The Queensland Government’s insistence on pressuring privately insured patients to hand over their health fund benefits to public hospitals has come back to bite, with the announcement today of a $3 million injection in funds to ease emergency and elective surgery lists – by paying private hospitals to treat public patients.
Australian Private Hospitals Association (APHA) CEO Michael Roff said the situation is entirely of the State Government’s own making.
“Private hospitals are always willing to help out, that’s what we do, but the reality is that if public hospitals weren’t so blinded by the idea of making an extra dollar or two out of the privately insured, there would be enough beds for everyone.
“It is a cruel irony that Queensland Health is turning to private hospitals to treat public patients who can’t get a public hospital bed because they are full of private patients.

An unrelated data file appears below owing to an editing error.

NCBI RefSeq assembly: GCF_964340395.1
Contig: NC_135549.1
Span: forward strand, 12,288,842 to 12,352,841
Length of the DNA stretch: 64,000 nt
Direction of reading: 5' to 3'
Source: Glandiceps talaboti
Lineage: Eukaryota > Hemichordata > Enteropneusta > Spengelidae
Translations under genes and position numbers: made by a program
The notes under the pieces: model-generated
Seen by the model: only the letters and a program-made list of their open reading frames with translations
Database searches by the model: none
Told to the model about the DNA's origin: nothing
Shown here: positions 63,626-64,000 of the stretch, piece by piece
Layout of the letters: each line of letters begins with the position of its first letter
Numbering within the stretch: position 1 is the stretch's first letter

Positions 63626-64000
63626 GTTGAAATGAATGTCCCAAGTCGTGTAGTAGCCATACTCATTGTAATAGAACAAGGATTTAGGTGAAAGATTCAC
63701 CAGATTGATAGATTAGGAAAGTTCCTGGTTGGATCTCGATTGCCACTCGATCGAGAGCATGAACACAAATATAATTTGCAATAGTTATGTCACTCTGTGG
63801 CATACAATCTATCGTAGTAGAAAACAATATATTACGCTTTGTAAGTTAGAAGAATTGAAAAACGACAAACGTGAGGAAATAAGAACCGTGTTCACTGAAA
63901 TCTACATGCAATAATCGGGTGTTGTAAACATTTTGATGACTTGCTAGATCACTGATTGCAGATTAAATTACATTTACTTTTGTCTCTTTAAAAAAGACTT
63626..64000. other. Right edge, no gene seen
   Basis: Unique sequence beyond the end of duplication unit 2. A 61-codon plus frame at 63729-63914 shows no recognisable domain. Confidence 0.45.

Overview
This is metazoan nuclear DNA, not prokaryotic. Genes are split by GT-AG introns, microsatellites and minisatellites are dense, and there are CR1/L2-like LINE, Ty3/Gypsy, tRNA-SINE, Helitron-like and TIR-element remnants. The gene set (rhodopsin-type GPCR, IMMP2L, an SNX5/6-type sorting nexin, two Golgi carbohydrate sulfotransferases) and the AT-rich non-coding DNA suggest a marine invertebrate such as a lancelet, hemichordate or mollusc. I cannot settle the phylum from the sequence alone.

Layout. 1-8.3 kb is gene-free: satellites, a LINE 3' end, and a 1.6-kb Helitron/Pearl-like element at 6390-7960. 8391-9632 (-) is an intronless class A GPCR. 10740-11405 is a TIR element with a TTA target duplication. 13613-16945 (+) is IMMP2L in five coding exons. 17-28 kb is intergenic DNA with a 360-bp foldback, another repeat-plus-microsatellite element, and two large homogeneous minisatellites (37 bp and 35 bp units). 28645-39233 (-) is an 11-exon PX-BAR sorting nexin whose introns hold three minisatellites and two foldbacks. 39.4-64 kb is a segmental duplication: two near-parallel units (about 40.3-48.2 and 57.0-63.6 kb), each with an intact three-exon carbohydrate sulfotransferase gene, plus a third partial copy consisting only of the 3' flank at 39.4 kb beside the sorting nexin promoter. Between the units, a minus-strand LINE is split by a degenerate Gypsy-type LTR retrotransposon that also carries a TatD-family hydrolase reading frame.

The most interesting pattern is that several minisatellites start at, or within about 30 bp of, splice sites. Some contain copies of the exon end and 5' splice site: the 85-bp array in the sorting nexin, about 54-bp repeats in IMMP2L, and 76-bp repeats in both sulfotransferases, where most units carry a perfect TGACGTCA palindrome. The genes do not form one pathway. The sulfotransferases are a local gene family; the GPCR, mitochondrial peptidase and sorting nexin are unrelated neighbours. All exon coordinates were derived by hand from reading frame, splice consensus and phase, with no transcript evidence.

“Queensland has been increasing its reliance on privately insured patients treated in public hospitals. There were 134,000 private admissions in public hospitals in 2018. This means one in ten public hospitals beds is being taken up by privately insured patients every year.
“Federal Health Minister Greg Hunt wrote to Queensland Health Minister Steven Miles a week ago asking them to stop this practice in the interest of patients, it should come as no surprise this is the situation Mr Miles finds himself in today,” Mr Roff said.
In his letter, Mr Hunt called for the end of ‘harvesting’ vulnerable patients at the time of admission, saying this was contributing to waiting list pressure and was ‘unethical and inappropriate’.
Mr Roff said there was a mounting case for the practice to stop as private patients queue jump to the head of public hospital waiting lists, instead of being treated in order of need.
“Australian Institute of Health and Welfare (AIHW) data from less than a year ago shows privately insured patients are being prioritised ahead of public patients. This goes against the principles of Medicare – access to care based on clinical need, not insurance status.
“With its focus on making a buck, the Queensland Government has lost sight of its public hospitals’ main focus – to provide much needed health services to public patients,” Mr Roff said.